Monthly Archives: July 2018

Poetry Shelf Monday Poem: Sue Wootton’s ‘Rx’

 

Rx  

I am ill because of wounds to the soul. D. H. Lawrence

 

Iceberg, Peace, American Beauty: the blooms

smack the window in the summer storm, hammered,

blotted, falling early in this discontent. Now

 

is become the only season. Patients all, we ail.

Our wounds are deep, our fractures dirty, complex,

irreducible. Compound upon compound. O rose,

 

we are sick! Thinner and thinner our skins

in these plague years. The lesions fester and we scratch.

Small words buzz and swarm, stripping the tongue

 

of buds. Our mouths are full of boils. An excess of bile

mocks the liver. This contagion of crimson rage,

these wails building. Eros, thou art sore.

 

Our memories fail, fatally. Too much for

get. Thus, prescribe ourselves a salve

for give. Mix in the blue bowl all our howls

 

and mutters. Add the lullabies, waiata, sagas,

ballads, odes. Copy and collate

the scrolls; trace the stories written slow

 

by candlelight and goose quill on illuminated manuscripts.

Resurrect the many, many ways

of saying sister, brother. Compose

 

our selves. Patience, all. Make open refuge

for the human heart and place the books within.

Read, and repeat. Read, and repeat. Let settle.

 

©Sue Wootton

 

Note: The medical shorthand for ‘treatment’ is Rx, which derives from the Latin imperative recipe (‘take’). ‘Rx’ was commended in the 2018 Hippocrates Prize for Poetry and Medicine (judged by Mark Doty).

Sue is a a PhD candidate in creative practice at the University of Otago, researching how literature articulates what it means to be able or disabled, ill or well. Her most recent publications are her debut novel, Strip (Mākaro Press), longlisted in the 2017 Ockham NZ Book Awards, and the poetry collection, The Yield (Otago University Press), a finalist in the 2018 Ockham NZ Book Awards. Her poem ‘The Swim’ has recently been longlisted in the 2018 University of Canberra Vice-Chancellor’s Poetry Prize.

 

 

NEW VOICES – Emerging Poets Competition 2018

New Judge. Our judges have previously come from the publishing world, or been established poets. This year Elizabeth Morton will be judge and we are delighted to have someone at the helm who has experience of what it means to win the competition and the value of it to the career of emerging authors.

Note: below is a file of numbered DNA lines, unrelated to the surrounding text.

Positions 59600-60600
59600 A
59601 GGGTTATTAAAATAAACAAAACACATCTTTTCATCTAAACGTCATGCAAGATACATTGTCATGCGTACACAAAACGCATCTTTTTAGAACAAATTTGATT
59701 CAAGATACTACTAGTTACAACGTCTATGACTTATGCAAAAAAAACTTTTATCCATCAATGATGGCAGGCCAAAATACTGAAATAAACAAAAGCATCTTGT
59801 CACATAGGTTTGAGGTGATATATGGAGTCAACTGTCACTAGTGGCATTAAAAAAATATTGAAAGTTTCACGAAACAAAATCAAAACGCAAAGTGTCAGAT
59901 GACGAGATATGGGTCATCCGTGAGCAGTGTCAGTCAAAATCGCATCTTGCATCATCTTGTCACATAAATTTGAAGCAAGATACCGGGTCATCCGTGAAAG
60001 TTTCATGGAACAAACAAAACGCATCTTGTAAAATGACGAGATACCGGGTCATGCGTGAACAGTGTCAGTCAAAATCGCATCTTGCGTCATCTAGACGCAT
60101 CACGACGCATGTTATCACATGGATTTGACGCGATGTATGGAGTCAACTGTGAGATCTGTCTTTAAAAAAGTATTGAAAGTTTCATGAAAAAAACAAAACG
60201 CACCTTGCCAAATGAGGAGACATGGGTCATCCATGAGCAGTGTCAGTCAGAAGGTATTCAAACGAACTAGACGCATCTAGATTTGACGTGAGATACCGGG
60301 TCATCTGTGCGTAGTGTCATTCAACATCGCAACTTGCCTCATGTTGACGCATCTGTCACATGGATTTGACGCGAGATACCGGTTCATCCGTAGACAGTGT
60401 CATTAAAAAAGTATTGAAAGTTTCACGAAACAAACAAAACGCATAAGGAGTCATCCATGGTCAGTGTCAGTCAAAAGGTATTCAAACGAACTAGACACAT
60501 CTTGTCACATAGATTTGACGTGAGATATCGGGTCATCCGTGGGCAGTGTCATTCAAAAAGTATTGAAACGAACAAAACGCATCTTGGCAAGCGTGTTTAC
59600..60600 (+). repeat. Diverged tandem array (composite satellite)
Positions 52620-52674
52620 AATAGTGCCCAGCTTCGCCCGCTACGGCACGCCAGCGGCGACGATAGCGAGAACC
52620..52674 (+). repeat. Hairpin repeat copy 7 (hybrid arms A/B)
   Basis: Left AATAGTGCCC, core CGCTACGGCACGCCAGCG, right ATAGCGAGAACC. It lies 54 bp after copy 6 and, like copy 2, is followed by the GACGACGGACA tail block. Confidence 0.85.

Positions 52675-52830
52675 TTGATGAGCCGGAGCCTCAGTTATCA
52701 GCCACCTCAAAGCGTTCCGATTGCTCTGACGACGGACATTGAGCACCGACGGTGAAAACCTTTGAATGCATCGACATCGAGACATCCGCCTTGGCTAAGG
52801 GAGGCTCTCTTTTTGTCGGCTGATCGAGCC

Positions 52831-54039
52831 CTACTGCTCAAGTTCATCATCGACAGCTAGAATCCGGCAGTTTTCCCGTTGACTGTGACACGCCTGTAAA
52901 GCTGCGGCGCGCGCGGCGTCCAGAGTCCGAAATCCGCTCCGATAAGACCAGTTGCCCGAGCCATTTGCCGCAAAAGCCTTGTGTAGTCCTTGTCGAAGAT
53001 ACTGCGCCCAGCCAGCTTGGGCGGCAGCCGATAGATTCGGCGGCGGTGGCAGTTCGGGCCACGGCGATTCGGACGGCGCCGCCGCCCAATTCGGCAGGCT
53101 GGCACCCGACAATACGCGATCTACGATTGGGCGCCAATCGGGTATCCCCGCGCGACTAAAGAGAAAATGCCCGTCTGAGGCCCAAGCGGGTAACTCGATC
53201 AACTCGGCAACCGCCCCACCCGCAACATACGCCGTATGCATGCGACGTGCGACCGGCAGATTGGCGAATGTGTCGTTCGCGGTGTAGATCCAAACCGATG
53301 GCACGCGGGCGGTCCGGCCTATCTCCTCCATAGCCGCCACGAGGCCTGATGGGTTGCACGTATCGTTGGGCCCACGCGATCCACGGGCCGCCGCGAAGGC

Elizabeth won first prize at NEW VOICES 2013. She has been published in both locally and internationally and had her work included in the Best Small Fictions 2016 anthology published by Queen’s Ferry Press. 2015 she was shortlisted for the Kathleen Grattan Award and has twice come 2nd place in the Sunday Star Times Short Story Competition (2015, 2016).

The competition is open only to writers considered ‘emerging’ i.e. have not published one or more books (fiction, poetry, nonfiction) with a New Zealand or overseas publisher, and is a current or former undergraduate (BA, Hons, BSc, BComm etc) or Masters student. Initially entries were invited from Auckland University then, AUT in 2013 and we are delighted to now have extended the entry to MIT and Massey’s Albany campus students and in 2018 to students of Blue Haven Writer’s Workshop.

Entries close on 1st August 2018.

The winners will be announced at the Divine Muses Evening of Poetry held on National Poetry Day, 24th August 2018.

Unity Books is again generously donating the prizes – $200 worth of book tokens for the winner and $100 worth book tokens for the runner up.

The full details are available on the attached entry form or via this link from which you can also read about previous winners.

The inaugural Blackball Readers and Writers Festival

Exciting!  full details here

 

The inaugural Blackball Readers and Writers Festival, to be held at Labour Weekend, will bring established writers to the Coast to read from their work and to have conversations before the audience of Coasters and those from afar. The festival will be modelled on the underground coal mine and will therefore seek work ‘from the underground’ which can be interpreted in many different ways e.g. that which has been forgotten, or that which has become for a time, marginal, or that which has deep roots in the earth or the past.

 

The festival is organised by the Bathhouse Co-operative, a subsidiary of Te Puawai Co-operative Society, a co-op set up to incubate projects on the Coast (http://www.tepuawai.co.nz). The members of the co-op are: Catherine Woollett who runs the Shades of Jade shop in Greymouth; Jeffrey Paparoa Holman, London born but Blackball bred and one of NZ’s major poets; and Paul Maunder, a playwright, theatre director, filmmaker and author who lives in Blackball. Support comes from Creative Communities and the Department of Internal Affairs. The Festival could lead to the creation of a boutique publishing house on the Coast. As well, with the establishing of the Paparoa Great Walk, the festival could become part of a wider package.

The guests:

 

 

 

Poetry Shelf audio spot: Serie Barford’s Tapa Talk

 

Serie at Te Henga 2018 (2).jpg

 

 

 

‘Tapa Talk’ was published in Tapa Talk by Huia Press in 2007.

 

 

Serie was born in Aotearoa to a migrant German-Samoan mother and a Palagi father. Her latest collection, Entangled Islands (Anahera Press 2015), is a mixture of poetry and prose. Serie’s work has appeared in numerous journals and anthologies. She was awarded the Seresin Landfall Residency in 2011 and is a recipient of the Michael King Writers’ Centre 2018 Pasifika residency. Some of Serie’s stories for children and adults have aired on RNZ National. She is currently working on a manuscript entitled Piula Blue.